Plans to turn Wellingborough’s neglected waterside into a leading Northamptonshire attraction are going out for consultation.
A marina, river taxis, eateries and a museum are just some of the ideas in the mix for along the 3.1m stretch of the river Nene and embankment between the Upper Wellingborough Lock and Chester Farm.
After two-and-a-half years of workshops and brainstorming sessions with more than 20 organisations, the River Nene Regional Partnership (RVNP) which has led the waterside regeneration project wants to put the draft masterplan out to Wellingborough residents to get their feedback.
All this will be taken on board, a final plan will be devised by the summer and then RNVP will get cracking on finding private or public funding to get each project moving.
This could be the biggest regeneration project the town has seen in recent decades and comes at a time when 6,500 extra homes are being built at the north and eastern sides of the town.
Chief executive of community interest company RVNP Kathryn Hardcastle said everyone with an interest on the riverside from nature enthusiasts to recreation groups, local businesses and landowners has been involved.
She said: “We are a small organisation and what we are really about is helping other organisations to achieve their objectives to make the waterside a sustainable destination.
“A few years ago we were hearing lots of ideas from many different people about plans for the Wellingborough waterside. So we thought it would be good to bring them altogether in a working party and share all the ideas in one place.
“We thought. ‘Why shouldn’t Wellingborough have grand aspirations? How do we get it on the map?’ The waterside is an incredible asset and there are some really lovely parts. One idea would be to link it more to the town centre with a walk. Back in Victorian times there used to be a riverside festival and
“We then commissioned a landscape architect, following a £15,000 grant from Wellingborough council, and he took all the ideas and has come up with a scheme.
“What we have come up with is a concept plan and it is all an aspiration at this point. We now want to hear from Wellingborough residents what they think of the scheme, what they use the waterside for and what are the priorities they would like to see take forward.”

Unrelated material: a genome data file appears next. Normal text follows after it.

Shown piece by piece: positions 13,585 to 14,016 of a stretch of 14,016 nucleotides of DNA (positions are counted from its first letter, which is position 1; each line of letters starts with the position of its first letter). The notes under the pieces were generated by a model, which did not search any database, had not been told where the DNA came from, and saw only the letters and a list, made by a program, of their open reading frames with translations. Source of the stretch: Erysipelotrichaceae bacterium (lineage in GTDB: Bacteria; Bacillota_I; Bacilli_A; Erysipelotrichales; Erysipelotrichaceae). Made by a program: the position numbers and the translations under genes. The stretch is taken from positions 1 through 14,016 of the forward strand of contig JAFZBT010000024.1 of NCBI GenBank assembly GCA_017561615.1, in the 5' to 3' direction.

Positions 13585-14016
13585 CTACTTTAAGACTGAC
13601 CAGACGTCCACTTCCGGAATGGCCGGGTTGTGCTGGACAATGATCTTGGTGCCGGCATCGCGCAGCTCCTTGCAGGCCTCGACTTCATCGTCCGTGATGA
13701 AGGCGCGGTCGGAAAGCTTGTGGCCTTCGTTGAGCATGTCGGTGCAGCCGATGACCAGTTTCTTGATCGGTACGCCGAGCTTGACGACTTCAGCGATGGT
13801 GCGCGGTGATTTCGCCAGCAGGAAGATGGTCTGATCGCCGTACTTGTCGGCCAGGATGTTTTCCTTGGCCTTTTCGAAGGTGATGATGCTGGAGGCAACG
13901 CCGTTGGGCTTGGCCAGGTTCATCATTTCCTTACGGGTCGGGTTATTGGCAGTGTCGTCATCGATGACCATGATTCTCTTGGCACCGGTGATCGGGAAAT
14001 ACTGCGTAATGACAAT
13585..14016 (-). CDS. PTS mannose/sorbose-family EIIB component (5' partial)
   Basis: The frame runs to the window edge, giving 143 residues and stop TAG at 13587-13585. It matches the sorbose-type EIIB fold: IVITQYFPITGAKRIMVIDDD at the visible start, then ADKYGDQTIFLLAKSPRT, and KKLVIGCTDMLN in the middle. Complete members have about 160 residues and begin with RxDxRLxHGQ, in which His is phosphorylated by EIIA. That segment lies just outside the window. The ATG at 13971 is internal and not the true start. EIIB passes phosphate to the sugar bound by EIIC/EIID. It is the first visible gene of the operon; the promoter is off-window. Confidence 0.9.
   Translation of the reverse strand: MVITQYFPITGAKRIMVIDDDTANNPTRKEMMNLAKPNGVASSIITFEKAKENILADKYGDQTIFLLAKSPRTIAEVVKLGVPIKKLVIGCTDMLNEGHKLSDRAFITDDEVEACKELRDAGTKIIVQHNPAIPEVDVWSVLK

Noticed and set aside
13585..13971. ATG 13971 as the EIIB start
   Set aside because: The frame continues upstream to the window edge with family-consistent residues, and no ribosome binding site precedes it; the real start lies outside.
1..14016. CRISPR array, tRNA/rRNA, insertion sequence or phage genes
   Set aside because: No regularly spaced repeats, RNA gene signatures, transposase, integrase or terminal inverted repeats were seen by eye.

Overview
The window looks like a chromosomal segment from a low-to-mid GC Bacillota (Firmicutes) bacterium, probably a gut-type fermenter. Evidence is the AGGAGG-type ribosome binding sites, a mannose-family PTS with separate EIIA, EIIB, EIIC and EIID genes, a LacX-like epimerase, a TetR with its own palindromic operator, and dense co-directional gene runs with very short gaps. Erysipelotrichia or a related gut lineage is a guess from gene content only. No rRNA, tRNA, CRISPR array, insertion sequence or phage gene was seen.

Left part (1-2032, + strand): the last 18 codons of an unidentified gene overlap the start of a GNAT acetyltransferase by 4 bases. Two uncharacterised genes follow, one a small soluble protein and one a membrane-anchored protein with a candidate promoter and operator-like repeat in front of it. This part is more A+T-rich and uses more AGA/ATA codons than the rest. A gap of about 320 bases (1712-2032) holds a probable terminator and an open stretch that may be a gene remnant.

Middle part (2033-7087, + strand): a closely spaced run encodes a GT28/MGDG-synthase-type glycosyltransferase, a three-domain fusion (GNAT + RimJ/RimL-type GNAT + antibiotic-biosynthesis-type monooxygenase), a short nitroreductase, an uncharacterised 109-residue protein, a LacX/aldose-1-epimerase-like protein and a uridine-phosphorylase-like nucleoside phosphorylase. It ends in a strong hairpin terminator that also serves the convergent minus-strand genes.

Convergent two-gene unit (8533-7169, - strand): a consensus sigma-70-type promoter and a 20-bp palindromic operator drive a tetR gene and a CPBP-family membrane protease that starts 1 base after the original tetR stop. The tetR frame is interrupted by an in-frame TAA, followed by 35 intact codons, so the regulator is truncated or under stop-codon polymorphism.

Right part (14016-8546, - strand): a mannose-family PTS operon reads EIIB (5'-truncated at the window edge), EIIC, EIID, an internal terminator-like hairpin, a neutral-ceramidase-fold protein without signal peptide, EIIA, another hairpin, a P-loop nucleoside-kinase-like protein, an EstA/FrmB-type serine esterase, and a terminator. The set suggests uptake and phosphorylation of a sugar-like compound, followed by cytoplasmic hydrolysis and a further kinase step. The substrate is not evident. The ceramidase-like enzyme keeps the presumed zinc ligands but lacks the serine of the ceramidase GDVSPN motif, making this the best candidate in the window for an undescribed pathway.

One idea is to create a marina. Local businessman and president of the Welligborough Chamber of Commerce Simon Toseland is backing the idea and would be involved in getting investors to make the proposal become a reality.
Another plan is to turn the former Whitworths flour mill, which is now derelict and populated by pigeons, into a museum telling the history of flour manufacturing. Kathryn Hardcastle says the company is receptive to the idea.
At the end of the 3.1m river stretch is Chester Farm, the 17th century farm built on a Roman site which Northamptonshire County Council is currently renovating into a historical tourist attraction.
A cost has not been put on the scheme, but if realised it would run into tens of millions.
Cllr Clive Hallam, who is a member of the working party, said the riverside has been largely ignored for the past 60 years.
He said: “As a keen boater, Wellingborough embankment is like a hidden gem on the Nene.
“There is so much opportunity to attract boaters and also develop all aspects of the waterway was so it benefits everyone.
“I think there are probably about 1,000 boats moored between Northampton and a lot that travel through the area and don’t currently stop. That is a missed opportunity and there is so much that could be done.”
People can have their say on the scheme by completing an online survey. As well as commenting on the existing ambitions people are being encouraged to come up with some more. The Wellingborough Waterside Working Group will also be at the Swansgate shopping centre from Wednesday, February 19, to Friday, February 21, to chat to residents about the plans.